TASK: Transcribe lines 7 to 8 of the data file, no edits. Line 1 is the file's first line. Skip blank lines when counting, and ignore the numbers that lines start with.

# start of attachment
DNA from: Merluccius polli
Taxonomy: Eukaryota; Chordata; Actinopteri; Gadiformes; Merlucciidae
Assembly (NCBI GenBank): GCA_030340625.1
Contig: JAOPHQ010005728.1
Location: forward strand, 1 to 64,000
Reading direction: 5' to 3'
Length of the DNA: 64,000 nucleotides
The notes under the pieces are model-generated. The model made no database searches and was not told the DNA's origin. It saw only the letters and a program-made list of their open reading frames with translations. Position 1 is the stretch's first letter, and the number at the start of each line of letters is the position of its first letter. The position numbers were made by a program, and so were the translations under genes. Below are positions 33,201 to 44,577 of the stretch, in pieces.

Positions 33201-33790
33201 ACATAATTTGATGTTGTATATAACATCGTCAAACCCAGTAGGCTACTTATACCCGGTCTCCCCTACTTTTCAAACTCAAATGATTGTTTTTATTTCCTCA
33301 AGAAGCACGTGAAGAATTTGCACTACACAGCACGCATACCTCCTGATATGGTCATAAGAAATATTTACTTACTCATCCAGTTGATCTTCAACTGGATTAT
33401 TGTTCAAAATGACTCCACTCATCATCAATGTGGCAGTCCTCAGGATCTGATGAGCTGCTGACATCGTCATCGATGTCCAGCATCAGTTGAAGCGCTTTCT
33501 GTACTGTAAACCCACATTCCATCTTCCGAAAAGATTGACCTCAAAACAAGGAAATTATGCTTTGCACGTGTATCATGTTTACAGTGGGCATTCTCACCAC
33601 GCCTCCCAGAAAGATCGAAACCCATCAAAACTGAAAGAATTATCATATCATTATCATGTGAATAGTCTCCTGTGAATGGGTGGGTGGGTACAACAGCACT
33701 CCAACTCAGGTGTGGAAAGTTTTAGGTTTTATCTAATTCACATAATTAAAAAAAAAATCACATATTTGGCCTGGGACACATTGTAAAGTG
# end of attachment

Length of the DNA: 64,000 nucleotides
The notes under the pieces are model-generated. The model made no database searches and was not told the DNA's origin. It saw only the letters and a program-made list of their open reading frames with translations. Position 1 is the stretch's first letter, and the number at the start of each line of letters is the position of its first letter. The position numbers were made by a program, and so were the translations under genes. Below are positions 33,201 to 44,577 of the stretch, in pieces.